The law also put an obligation on the data controller (website owner) to keep a record of consent or non-consents of the site users and be able to provide this record upon request.
Back to the demand, what did this company do?
This company had CookieScan™ as their cookie management system on their website, so they contact the help desk for CookieScan™. They asked CookieScan™ what they should do about this demand and if it was true that the cookie had been loaded onto this person’s device without consent.
CookieScan™ are not consultants but are experts on matters relating to cookies and the cookie laws.
The CEO of the company that owns CookieScan™, Comtech Solutions Limited, Paul Byrne, also owns a data protection compliance company called Propelfwd, based in Jersey, Channel Islands.
They are experts on data protection matters and are consultants, so CookieScan™ have fantastic resources to draw on to help their clients.
The team at CookieScan™ asked the company to go back to the complainant asking for their IP address and if they used different devices to enter the website?
What does CookieScan™ record?
CookieScan™ records the interaction with the banner for every user that visits the website. They record the IP Address, time and date and what choice was made for each category of the cookie, so Marketing, Statistic, Preference and Unclassified.
The Necessary (essential) are always on anyway so this is not recorded. The user is also given a unique reference number (URN). These records are retained by CookieScan™ for a period of 12 months.
The cookie the CookieScan™ placed on a user’s device stores information once they make their choices for cookies on the banner, and remembers the device (IP Address) not the person, so if they visit the site using a different device the banner will appear again for them to make a choice and a cookie will be loaded onto that device.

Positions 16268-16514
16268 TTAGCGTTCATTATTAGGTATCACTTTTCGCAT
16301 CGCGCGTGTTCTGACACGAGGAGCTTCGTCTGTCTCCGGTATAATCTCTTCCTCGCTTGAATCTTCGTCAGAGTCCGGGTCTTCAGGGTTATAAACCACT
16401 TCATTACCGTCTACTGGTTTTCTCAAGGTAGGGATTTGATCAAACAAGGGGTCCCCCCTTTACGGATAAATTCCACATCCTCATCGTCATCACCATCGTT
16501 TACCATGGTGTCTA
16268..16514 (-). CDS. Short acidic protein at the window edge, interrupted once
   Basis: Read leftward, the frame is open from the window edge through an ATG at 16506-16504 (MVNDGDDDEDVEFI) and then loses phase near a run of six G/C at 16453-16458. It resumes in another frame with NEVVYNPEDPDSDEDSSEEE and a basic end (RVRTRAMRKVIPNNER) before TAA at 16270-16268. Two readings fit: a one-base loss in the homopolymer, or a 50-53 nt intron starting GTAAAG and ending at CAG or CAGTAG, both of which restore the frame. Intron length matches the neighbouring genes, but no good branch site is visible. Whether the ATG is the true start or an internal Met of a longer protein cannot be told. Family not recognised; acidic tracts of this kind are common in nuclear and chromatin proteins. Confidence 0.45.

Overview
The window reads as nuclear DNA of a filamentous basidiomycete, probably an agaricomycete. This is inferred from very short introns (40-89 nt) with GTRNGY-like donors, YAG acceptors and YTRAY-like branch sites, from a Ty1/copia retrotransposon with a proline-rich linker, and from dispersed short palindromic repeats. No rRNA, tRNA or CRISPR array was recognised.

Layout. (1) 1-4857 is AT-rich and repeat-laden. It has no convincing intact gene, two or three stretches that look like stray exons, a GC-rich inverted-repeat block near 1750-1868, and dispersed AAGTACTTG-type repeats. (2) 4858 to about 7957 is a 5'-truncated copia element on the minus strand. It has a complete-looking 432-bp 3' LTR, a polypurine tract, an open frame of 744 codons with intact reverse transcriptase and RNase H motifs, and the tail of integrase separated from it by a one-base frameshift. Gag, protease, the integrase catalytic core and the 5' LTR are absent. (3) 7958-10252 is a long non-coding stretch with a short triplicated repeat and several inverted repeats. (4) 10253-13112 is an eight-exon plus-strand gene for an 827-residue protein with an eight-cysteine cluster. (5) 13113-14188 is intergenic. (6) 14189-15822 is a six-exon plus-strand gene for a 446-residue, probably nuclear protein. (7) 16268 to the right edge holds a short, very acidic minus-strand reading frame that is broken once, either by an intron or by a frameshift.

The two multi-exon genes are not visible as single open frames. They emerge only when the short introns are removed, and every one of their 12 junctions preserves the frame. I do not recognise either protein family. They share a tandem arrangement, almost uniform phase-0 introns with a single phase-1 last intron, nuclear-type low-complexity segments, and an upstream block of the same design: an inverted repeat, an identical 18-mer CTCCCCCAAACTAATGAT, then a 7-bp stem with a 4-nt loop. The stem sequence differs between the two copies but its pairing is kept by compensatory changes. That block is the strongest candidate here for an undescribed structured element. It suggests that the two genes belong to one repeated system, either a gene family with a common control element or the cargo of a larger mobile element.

People get confused by this thinking ‘I have already told CookieScan™ what I want on this site, why ask me again.
This cookie has an expiry setting of six months. The law is clear that consent has to be renewed on a regular basis and at least every six months. CookieScan™ does this by re-consenting all site users every six months and refreshing the database of records held. Although the previous six-month record is retained for a defence of a claim.
Did we get anything back from our complaint?
A couple of weeks later the company received the additional information needed, the IP address of the person saying they had loaded cookies onto their device without consent and demanding compensation of £500 or a complaint would be lodged with the ICO.
They also confirmed that they had only used one device, so only provided one IP address.
The company sent this information to the CookieScan™ helpdesk, quoting the incident reference number given. Within 48 hours CookieScan™ provided a list of all the interactions that the IP addresses had with the website, since first visiting the website.
The information provided included time and dates visited, consent given to categories of cookie when consent had been removed and given again etc.
The most valuable information for the company was on the day this person claimed the company loaded cookies without consent.
How did CookieScan™ save the day?